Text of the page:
Feedback: There is no subject in the second clause.
Correction 1: I never understood grammar but always loved to write.
Correction 2: I never understood grammar, but I always loved to write.
Subordinating Conjunctions and Commas
If a sentence begins with a subordinating conjunction, it always calls for a comma after that initial subordinating phrase or clause. If a sentence begins with an independent clause, followed by a subordinating conjunction beginning a dependent clause, a comma is only needed in rare cases of extreme contrast (see the second example below).
–Although I loathe mathematics, I love counting my money.
–I love counting my money, although I loathe mathematics.
–Because she loves to talk about grammar, they rarely let her speak at parties.
–They rarely let her speak at parties because she loves to talk about grammar.
Commas and Modifying ‘Not’ Phrases
Commonly used with participial phrases, commas help the reader determine exactly what a phrase is modifying. If this is all getting too technical for you, have no fear – I’ll make it super easy for you! The participial phrases are underlined once, and what is being modified by the participial phrases is underlined twice.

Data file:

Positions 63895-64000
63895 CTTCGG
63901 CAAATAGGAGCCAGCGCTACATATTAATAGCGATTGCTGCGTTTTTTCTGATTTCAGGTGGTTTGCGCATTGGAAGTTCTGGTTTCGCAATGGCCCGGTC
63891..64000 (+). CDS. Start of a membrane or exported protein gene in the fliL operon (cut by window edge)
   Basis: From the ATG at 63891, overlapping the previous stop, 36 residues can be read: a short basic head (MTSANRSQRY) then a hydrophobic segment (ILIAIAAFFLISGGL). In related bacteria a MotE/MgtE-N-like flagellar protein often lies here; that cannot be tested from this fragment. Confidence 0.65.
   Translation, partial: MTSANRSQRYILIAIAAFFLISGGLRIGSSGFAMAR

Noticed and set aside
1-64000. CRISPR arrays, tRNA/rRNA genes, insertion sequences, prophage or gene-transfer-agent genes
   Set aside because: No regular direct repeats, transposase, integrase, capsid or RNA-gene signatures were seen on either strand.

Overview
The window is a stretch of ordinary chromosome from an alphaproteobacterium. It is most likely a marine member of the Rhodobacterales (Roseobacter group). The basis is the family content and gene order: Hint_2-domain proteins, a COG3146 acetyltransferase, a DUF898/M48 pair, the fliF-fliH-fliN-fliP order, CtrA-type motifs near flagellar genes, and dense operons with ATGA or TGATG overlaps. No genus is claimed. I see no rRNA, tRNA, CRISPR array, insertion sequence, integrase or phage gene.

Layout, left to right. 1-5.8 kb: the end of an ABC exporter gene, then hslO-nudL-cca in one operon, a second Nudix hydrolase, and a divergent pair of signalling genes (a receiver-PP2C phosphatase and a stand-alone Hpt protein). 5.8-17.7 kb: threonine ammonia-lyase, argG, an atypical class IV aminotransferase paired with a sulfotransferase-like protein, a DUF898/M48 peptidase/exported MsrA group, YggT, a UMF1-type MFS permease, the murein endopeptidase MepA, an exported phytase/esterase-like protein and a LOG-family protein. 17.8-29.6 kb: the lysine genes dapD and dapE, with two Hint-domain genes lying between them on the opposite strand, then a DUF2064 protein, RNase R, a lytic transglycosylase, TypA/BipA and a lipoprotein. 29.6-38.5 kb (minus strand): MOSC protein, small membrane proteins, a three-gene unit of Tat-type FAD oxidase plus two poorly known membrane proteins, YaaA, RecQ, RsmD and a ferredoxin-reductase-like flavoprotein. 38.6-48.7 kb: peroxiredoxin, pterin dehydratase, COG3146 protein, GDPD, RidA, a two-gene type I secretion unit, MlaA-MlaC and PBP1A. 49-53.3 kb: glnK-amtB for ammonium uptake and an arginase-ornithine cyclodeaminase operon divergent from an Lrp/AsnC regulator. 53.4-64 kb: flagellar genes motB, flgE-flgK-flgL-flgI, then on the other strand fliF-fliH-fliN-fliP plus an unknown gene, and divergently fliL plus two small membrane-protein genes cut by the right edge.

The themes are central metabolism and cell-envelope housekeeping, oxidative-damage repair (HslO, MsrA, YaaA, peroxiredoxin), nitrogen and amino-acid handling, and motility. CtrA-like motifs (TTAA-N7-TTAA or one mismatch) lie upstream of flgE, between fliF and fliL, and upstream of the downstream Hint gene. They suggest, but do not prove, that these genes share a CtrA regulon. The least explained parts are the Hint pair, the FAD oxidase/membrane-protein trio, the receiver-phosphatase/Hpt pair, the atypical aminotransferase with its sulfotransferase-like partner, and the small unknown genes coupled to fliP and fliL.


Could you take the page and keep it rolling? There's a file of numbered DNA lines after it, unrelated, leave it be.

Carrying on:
–Frolicking in the rainy street, she lost her red high heel.
–Pacing back and forth, the wildebeest snorted in its rusty cage.
–She watched the figure skaters twirling like spiral ribbons.
–The peeping Tom entered the yard through the back, tiptoeing through the rock garden.
Notice only one example above does not contain a comma. This is because the modifying phrase immediately follows what is being modified. There is no question about who or what is doing the twirling because it immediately follows “figure skaters.” If you’re going to add a modifying phrase to a sentence, you’re going to need a comma unless the modifying phrase immediately follows the word that is being modified.